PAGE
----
Myers Family Papers (YCAL MSS 27) [Yale Collection of American Literature, Beinecke Rare Book and Manuscript Library]

  • Correspondence with family, friends, and acquaintances, plus a variety of personal papers,including obituaries, letters of sympathy, diaries, and scrapbooks documenting the lives of Richard E. and Alice Lee Myers and their children. Prominent correspondents include Stephen Vincent Benét, Nadia Boulanger, Grace Flandrau, John Gielgud, Charlotte Kett, Archibald MacLeish, and Gerald Murphy. Correspondence from 1941-1945 concerns World War II. Letters from son Dicky while he was in training with the R.A.F. in Bermuda, England, and Canada; letters from Richard while he was with the OSS in London; letters from daughter Fanny while she was serving in the Office of War Information in London and Paris; and letters from Alice Lee in the States give detailed accounts, from a variety of perspectives, of the War and its effects on American and European life.

Raymond Kennedy Papers (MS 1046) [Manuscripts and Archives, Sterling Memorial Library]

  • Writings, maps, photographs, field trip notes, and other research materials documenting Kennedy's work in Southeast Asia, particularly in Indonesia. Among the writings, some of which are in Dutch and Indonesian, are articles and speeches by Kennedy, memoranda written for the U.S. State Department, and writings by others about Southeast Asia. The collection also includes notes and drafts for Kennedy's unpublished four-volume work, Peoples and Cultures of Indonesia, and notes, photographs, recordings, and maps from the Indonesian field trip during which he was killed. Finally, teaching materials from Kennedy's work with the Staff Officers School for Strategic Studies during the Second World War and from other schools are included.

Yale in World War II Collection (MS 1212) [Manuscripts and Archives, Sterling Memorial Library]

  • Collection assembled from a variety of sources includes printed matter, reports, correspondence, memoranda, radio scripts, memorabilia, scrapbooks and clippings documenting some of the activities at Yale University and of the individual colleges during World War II. Letters from Yale men in the services, both in the United States and abroad, to officials of the university make up a substantial part of the collection. Also included in Series I are correspondence and financial documents of the "Yale Library Project," a military intelligence operation secretly funded by the U.S. Office of Strategic Services which used Joseph T. Curtiss, a professor of English at Yale, as its agent.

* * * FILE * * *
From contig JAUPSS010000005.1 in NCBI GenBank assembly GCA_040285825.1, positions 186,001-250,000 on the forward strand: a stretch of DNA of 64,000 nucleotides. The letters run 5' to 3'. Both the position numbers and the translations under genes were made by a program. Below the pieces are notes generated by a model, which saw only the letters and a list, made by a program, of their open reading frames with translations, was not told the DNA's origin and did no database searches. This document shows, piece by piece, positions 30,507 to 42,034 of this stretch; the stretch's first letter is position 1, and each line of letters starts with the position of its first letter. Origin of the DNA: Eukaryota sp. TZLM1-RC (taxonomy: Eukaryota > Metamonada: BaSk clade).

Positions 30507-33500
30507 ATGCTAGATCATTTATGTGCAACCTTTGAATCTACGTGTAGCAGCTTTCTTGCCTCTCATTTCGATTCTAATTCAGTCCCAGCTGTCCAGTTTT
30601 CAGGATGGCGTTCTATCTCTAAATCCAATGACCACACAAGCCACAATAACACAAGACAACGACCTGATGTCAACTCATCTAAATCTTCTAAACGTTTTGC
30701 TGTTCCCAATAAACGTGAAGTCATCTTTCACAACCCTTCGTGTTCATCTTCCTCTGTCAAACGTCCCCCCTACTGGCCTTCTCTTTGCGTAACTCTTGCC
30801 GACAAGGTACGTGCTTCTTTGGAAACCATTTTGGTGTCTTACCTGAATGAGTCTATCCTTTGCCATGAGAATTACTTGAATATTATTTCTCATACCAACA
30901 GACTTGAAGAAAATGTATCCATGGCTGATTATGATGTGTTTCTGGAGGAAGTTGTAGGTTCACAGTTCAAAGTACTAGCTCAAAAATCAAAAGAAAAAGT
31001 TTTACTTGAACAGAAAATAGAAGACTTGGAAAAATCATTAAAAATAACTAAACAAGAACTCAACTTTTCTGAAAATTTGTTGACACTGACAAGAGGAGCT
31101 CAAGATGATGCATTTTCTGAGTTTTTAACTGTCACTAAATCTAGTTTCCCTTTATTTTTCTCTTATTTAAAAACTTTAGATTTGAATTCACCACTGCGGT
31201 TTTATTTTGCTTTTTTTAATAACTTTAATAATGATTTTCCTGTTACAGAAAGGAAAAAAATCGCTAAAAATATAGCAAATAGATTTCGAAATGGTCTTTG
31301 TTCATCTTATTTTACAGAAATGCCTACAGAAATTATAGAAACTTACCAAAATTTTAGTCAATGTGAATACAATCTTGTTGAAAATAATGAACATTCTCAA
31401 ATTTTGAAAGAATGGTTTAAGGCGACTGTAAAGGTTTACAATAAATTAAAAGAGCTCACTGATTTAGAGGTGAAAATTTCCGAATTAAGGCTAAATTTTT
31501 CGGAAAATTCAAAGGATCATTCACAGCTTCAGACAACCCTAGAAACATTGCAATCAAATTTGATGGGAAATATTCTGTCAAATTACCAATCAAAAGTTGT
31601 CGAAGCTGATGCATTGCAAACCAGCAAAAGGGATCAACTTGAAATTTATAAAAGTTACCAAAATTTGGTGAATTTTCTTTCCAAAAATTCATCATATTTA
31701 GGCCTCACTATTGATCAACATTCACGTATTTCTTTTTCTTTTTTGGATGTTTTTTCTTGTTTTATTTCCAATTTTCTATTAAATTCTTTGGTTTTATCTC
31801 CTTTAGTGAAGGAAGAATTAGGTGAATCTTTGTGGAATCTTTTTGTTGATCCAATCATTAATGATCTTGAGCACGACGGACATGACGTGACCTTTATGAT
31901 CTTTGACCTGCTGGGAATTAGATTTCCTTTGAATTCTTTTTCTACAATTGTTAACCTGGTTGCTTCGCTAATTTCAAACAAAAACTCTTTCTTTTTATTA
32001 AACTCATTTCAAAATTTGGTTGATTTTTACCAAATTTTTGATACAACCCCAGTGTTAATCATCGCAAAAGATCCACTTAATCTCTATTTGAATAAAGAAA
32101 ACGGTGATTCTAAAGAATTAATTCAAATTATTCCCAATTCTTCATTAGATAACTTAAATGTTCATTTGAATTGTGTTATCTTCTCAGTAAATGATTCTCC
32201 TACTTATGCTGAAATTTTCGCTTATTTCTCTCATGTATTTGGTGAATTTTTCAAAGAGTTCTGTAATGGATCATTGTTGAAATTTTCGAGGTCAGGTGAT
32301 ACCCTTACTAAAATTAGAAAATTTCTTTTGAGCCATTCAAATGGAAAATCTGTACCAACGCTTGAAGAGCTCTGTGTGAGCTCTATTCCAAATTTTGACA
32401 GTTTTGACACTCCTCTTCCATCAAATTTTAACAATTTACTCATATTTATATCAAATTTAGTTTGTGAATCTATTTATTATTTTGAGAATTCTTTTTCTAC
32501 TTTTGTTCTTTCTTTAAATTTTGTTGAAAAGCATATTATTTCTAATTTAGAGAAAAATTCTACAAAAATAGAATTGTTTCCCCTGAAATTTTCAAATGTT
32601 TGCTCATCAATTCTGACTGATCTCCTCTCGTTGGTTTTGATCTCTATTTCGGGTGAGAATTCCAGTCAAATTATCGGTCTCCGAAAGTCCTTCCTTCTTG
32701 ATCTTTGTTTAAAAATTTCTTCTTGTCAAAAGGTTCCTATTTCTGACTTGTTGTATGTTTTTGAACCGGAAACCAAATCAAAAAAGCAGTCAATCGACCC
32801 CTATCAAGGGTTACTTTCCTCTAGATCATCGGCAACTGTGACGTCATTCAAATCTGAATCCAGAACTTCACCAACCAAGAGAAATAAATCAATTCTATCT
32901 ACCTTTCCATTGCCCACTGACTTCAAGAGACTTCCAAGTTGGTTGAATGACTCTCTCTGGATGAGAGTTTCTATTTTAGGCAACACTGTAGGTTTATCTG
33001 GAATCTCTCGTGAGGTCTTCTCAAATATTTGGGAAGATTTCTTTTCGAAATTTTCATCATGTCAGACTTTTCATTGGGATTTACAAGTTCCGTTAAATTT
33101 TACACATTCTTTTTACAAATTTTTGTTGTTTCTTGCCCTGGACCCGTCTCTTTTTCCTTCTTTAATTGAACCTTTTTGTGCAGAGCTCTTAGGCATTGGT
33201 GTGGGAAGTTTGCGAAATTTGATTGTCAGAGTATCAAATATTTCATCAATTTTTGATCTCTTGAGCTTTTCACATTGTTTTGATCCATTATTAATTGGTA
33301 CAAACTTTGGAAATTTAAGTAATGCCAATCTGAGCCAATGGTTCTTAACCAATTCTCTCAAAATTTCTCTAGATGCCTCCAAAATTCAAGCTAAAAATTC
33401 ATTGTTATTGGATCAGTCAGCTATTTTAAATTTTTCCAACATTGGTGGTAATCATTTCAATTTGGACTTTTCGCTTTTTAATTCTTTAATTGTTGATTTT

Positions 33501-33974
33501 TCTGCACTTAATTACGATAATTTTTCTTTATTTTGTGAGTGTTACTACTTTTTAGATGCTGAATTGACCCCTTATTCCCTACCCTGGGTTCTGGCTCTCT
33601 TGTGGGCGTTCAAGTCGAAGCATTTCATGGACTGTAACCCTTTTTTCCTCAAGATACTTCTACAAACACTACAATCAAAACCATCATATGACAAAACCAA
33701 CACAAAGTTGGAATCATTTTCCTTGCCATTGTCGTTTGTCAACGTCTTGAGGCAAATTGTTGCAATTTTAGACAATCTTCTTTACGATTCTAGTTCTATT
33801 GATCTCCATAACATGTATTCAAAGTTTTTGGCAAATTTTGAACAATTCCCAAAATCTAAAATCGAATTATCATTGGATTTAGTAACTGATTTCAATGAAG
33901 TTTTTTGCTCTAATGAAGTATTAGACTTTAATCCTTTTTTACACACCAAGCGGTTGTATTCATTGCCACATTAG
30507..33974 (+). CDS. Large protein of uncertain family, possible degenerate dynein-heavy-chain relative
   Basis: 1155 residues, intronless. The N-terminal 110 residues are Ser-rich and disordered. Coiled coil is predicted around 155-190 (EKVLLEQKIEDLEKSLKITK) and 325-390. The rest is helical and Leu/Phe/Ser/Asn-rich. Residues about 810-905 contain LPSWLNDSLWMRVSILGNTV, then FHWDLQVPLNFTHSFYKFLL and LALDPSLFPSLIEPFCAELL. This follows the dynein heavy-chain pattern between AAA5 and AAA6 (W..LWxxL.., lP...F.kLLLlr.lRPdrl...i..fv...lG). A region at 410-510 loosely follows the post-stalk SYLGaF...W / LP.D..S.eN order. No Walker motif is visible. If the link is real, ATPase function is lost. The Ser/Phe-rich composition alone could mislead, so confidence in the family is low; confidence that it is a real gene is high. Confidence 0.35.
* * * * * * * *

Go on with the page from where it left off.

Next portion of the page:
Richard Ruggles Papers (MS 1871) [Manuscripts and Archives, Sterling Memorial Library]

  • Papers and reports of Richard Ruggles regarding an invention called the Yale Rapid Selector and his work as an economist for the Office of Strategic Services during World War II, analyzing serial numbers of Nazi tanks and tires in order to estimate German tank production.

Robert P. Joyce Papers (MS 1901) [Manuscripts and Archives, Sterling Memorial Library]

  • Memoirs and related writings documenting Joyce's personal life, as well as his career in the United States Foreign Service and the Office of Strategic Services. There is a minimal amount of correspondence with Max Hayward, authority on Russian literature, and Paul Nitze, expert on United States foreign policy.

David Andrew Hunter Papers (MS 1486) [Manuscripts and Archives, Sterling Memorial Library]

  • Correspondence, topical files and photographs. As an Intelligence Officer in the Office of Strategic Services, Hunter served in Burma, India, China and Thailand. Hunter received an honorable discharge on April 6, 1946, and returned to New Orleans. Thereafter, he became ill with dysentery and malaria. Correspondence and topical files document David Hunter's attempts to prove that his post-war illnesses were service-related and to gain compensation. The photographs are of the Far East during World War II.